Former General Wesley Clark is joining the metrosexual revolution, posing for the cover of nation's most influential homosexual magazine wearing a white tee-shirt and a black jacket. The February 3, 2004 edition of The Advocate features a major interview with Clark, considered a top-tier candidate for the Democratic presidential nomination. The cover quotes Clark staking his claim for the homosexual vote: "I'm the one person who can bring gay issues forward. And I will."
Clark, a former NATO Supreme Commander, catapulted to the front ranks of the Democratic presidential field even though he was a newly minted Democrat and had never held elected public office. A native of Arkansas and a former Rhodes scholar, Clark appeals to the 'Clinton Democrats' and is buoyed by the former president's implicit support. Many of Clark's leading campaign advisors are veterans of Bill Clinton's campaigns and his administration--and Clark is financially supported by a host of those known as 'F.O.B.s,' or 'Friends of Bill.'
Nevertheless, Clark used the interview in The Advocate to announce that he would repudiate Clinton's infamous "don't ask, don't tell" policy regarding homosexuals in the military. "The armed forces are the last institution in America that discriminates against people," Clark lamented. "It ought to be the first that doesn't. They ought to have the right to be who they are."
Writer Jon Barrett explains that Clark, once elected president, "is prepared to fix what his former commander in chief, Bill Clinton, left broken." Clinton had promised to end the military's ban on homosexuals in the armed services as he ran for president, and had been expected to issue an executive order to that effect early in his administration. Instead, Clinton ran into the determined opposition of the military's top brass and a backlash of public opposition. He retreated to a policy that pleased no one--effectively allowing closeted gays in the military, but discharging anyone who declared a homosexual identity.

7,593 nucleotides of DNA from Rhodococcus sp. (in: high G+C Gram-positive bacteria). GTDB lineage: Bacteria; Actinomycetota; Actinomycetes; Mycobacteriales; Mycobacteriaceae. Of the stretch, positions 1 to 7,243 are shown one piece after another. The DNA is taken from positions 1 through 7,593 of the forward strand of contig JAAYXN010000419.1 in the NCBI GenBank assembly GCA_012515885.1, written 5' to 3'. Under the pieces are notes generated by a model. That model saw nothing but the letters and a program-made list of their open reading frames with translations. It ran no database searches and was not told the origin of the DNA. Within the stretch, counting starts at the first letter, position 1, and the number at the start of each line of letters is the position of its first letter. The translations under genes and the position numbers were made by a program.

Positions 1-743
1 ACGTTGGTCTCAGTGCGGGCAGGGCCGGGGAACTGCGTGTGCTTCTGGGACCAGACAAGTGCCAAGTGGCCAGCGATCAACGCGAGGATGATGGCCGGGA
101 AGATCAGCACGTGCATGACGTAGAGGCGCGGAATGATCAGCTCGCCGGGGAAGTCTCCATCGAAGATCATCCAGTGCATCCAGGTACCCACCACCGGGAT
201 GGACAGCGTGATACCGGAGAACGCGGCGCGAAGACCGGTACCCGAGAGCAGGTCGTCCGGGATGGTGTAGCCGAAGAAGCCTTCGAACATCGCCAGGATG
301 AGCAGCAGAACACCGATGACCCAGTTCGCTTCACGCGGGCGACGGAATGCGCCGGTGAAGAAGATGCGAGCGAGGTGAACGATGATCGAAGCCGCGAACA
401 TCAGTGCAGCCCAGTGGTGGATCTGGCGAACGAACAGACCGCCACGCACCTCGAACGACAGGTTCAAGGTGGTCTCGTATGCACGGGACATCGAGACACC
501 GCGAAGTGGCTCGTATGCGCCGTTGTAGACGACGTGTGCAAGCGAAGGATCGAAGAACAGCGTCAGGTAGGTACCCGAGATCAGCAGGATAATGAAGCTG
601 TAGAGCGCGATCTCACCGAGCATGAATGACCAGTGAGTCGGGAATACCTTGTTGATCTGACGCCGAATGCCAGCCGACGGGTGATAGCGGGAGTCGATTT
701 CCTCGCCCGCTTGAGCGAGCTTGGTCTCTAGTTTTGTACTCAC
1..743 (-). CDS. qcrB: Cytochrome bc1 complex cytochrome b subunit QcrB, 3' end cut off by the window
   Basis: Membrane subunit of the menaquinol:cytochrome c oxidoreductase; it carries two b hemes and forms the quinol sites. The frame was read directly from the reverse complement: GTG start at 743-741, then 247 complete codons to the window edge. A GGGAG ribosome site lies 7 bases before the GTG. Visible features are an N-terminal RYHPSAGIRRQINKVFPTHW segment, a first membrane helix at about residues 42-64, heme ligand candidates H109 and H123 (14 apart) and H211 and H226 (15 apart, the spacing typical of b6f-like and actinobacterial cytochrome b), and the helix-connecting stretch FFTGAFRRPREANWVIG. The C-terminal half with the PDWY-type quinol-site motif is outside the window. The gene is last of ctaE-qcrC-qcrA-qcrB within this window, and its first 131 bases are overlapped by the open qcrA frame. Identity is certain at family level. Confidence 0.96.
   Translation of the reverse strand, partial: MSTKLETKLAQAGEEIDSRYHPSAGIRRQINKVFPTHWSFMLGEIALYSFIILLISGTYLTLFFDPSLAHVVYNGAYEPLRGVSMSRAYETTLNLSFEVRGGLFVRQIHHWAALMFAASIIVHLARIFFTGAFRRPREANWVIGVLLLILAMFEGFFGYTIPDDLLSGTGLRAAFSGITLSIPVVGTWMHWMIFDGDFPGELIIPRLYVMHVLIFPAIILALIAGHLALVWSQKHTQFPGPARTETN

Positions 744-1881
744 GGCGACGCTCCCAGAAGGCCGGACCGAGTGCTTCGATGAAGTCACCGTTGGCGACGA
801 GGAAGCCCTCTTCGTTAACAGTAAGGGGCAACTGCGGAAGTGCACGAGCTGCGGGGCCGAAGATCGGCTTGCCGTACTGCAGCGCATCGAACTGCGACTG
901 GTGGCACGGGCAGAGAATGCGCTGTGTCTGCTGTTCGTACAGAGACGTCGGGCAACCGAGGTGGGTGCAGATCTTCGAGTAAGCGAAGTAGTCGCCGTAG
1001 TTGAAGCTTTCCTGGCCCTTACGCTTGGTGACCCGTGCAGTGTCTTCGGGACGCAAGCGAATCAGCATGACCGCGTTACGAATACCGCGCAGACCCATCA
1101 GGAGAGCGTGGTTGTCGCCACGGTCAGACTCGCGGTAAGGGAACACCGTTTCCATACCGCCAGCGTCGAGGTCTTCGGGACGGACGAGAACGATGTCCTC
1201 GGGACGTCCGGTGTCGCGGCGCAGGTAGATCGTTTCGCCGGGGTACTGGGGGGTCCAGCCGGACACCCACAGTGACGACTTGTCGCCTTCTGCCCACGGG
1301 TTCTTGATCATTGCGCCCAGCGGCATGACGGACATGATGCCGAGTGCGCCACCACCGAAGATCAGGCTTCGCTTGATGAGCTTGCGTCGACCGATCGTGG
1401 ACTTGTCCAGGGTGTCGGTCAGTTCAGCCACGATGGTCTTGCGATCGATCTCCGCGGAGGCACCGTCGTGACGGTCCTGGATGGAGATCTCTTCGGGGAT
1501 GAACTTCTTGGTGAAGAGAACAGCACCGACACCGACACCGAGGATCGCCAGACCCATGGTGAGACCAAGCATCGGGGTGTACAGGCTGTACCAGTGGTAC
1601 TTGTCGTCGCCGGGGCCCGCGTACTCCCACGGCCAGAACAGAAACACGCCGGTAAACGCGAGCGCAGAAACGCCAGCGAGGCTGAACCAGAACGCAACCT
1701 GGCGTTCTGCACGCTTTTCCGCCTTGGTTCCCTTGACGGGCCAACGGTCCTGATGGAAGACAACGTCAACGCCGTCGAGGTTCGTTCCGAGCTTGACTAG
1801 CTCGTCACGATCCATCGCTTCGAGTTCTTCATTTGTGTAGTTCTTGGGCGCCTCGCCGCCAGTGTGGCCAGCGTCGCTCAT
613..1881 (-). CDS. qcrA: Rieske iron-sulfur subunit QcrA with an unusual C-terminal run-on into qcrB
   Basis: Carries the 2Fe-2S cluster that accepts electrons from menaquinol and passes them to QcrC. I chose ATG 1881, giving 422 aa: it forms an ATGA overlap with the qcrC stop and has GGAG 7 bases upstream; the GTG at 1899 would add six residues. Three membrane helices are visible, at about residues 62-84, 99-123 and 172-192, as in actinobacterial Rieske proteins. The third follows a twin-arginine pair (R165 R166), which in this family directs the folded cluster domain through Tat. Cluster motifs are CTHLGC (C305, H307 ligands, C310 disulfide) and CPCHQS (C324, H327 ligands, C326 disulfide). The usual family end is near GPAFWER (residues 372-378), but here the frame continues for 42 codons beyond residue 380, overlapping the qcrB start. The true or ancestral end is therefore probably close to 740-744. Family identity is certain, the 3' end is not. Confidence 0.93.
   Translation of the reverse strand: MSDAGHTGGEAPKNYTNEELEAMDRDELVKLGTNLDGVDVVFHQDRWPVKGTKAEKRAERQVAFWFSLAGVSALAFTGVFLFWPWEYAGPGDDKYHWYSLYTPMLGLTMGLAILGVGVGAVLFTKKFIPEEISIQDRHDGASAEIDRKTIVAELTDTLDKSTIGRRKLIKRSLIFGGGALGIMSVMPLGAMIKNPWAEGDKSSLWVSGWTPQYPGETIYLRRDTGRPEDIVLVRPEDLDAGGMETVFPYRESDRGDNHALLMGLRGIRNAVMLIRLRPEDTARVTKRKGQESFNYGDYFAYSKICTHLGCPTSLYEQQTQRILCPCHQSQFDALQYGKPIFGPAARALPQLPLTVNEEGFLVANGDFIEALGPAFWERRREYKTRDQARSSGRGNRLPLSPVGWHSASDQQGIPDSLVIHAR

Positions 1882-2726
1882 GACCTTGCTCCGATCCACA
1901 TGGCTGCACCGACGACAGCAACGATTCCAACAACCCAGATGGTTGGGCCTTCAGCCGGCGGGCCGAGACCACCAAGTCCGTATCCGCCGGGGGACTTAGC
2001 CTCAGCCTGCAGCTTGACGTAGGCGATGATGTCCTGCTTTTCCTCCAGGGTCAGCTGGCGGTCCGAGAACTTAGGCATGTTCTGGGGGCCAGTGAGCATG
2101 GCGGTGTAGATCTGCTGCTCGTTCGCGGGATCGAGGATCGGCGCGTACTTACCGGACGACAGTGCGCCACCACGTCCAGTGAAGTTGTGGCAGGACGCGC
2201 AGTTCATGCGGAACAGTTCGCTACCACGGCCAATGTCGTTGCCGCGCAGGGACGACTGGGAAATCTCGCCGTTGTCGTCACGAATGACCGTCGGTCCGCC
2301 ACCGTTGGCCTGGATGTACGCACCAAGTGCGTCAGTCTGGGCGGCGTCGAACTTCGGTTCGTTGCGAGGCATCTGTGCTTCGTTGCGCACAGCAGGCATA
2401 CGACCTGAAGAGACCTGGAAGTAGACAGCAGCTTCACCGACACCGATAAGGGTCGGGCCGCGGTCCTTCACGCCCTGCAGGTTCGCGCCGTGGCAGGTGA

Clark will have none of that. He told the magazine that he would instruct the military leadership to come up with a new policy that would end all discrimination against homosexuals, and he expects little overt opposition. "Times are changing in the armed forces, just like they've changed in America."
The Advocate recognizes the significance of Clark's declaration: "In a testament to how much has changed in the decade since 'don't ask, don't tell' was born, all nine of the Democratic presidential candidates who are currently elbowing their way across the country say the policy is discriminatory. But the 59-year-old Clark, a retired four-star general and former NATO commander, could be the only one with enough brass to make a difference." Since the article was written, the Democratic field has been reduced to seven--all of whom are ardent supporters of gay rights.
That remains to be seen, and Clark is a long way from the Democratic presidential nomination--much less from the White House--but his cover photo and interview in The Advocate are proof positive of the dramatic gains made by homosexual activists over the last decade. Fueled by powerful political patrons and supported by activist judges, gay activists have pushed beyond anything even they could have imagined just a few years ago.